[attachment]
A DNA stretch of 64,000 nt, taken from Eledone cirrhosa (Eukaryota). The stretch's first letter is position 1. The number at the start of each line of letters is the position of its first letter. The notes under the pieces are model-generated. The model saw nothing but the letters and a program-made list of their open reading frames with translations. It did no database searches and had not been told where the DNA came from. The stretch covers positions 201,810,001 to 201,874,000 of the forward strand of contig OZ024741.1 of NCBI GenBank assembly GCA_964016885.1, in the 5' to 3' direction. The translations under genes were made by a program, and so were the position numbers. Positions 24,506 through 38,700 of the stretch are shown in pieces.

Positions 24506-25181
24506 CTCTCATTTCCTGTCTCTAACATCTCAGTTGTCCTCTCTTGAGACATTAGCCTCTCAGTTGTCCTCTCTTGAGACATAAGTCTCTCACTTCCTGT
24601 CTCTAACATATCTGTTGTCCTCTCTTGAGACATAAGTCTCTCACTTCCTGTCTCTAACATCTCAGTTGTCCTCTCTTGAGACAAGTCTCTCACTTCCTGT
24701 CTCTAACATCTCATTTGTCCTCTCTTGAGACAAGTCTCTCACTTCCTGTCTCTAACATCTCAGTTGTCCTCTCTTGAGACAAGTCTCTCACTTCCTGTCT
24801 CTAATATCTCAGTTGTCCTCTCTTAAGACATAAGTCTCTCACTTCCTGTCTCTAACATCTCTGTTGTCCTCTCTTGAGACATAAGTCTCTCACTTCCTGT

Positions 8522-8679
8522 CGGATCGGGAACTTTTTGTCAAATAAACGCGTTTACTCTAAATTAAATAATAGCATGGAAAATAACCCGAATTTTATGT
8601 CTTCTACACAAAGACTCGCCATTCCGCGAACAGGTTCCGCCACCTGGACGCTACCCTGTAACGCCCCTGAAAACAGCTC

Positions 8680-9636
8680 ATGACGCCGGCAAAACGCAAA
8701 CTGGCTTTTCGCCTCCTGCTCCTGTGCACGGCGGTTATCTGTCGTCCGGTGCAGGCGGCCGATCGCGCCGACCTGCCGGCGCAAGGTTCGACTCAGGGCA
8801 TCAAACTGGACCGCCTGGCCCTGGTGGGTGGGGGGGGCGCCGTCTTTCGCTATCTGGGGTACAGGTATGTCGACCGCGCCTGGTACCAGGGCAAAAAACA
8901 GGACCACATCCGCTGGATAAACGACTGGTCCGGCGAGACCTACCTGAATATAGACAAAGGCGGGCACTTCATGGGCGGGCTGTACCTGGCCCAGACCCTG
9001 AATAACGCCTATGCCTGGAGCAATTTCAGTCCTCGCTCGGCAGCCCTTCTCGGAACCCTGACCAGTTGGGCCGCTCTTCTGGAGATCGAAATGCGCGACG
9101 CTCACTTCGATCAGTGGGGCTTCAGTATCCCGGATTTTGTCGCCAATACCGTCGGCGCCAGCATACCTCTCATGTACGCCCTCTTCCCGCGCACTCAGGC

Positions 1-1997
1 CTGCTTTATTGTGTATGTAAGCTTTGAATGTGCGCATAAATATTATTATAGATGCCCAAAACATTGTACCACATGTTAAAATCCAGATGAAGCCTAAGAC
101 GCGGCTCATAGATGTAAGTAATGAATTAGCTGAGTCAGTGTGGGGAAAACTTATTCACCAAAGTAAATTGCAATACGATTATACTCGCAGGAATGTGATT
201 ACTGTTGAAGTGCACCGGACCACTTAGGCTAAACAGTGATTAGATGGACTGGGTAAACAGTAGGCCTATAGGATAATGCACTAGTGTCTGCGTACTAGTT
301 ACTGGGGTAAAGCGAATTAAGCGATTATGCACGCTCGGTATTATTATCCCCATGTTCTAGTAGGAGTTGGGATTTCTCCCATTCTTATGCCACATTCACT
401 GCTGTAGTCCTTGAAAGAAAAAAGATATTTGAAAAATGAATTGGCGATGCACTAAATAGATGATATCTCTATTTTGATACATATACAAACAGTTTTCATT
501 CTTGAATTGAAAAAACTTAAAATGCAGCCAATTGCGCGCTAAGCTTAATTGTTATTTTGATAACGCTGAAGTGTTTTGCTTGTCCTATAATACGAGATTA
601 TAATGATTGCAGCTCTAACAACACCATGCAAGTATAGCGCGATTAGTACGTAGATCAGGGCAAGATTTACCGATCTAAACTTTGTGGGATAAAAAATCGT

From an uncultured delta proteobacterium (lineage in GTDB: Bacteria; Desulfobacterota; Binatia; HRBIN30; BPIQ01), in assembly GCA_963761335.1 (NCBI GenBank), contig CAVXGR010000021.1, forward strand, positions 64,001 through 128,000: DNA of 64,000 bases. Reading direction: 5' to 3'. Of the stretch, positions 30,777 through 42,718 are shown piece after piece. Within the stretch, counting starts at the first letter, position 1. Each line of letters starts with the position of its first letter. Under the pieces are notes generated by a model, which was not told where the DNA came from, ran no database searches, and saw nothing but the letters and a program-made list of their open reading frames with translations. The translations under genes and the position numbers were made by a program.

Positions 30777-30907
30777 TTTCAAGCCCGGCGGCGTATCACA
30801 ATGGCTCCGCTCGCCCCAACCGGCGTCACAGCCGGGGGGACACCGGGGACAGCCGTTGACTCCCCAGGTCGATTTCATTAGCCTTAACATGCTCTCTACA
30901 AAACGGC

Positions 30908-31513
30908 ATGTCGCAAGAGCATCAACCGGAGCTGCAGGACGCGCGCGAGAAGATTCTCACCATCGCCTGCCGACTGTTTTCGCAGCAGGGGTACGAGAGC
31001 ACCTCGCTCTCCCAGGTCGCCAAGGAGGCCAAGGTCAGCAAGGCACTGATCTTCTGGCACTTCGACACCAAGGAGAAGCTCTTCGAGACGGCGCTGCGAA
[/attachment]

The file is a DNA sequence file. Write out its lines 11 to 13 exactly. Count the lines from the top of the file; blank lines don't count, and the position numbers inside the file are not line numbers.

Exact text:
8680 ATGACGCCGGCAAAACGCAAA
8701 CTGGCTTTTCGCCTCCTGCTCCTGTGCACGGCGGTTATCTGTCGTCCGGTGCAGGCGGCCGATCGCGCCGACCTGCCGGCGCAAGGTTCGACTCAGGGCA
8801 TCAAACTGGACCGCCTGGCCCTGGTGGGTGGGGGGGGCGCCGTCTTTCGCTATCTGGGGTACAGGTATGTCGACCGCGCCTGGTACCAGGGCAAAAAACA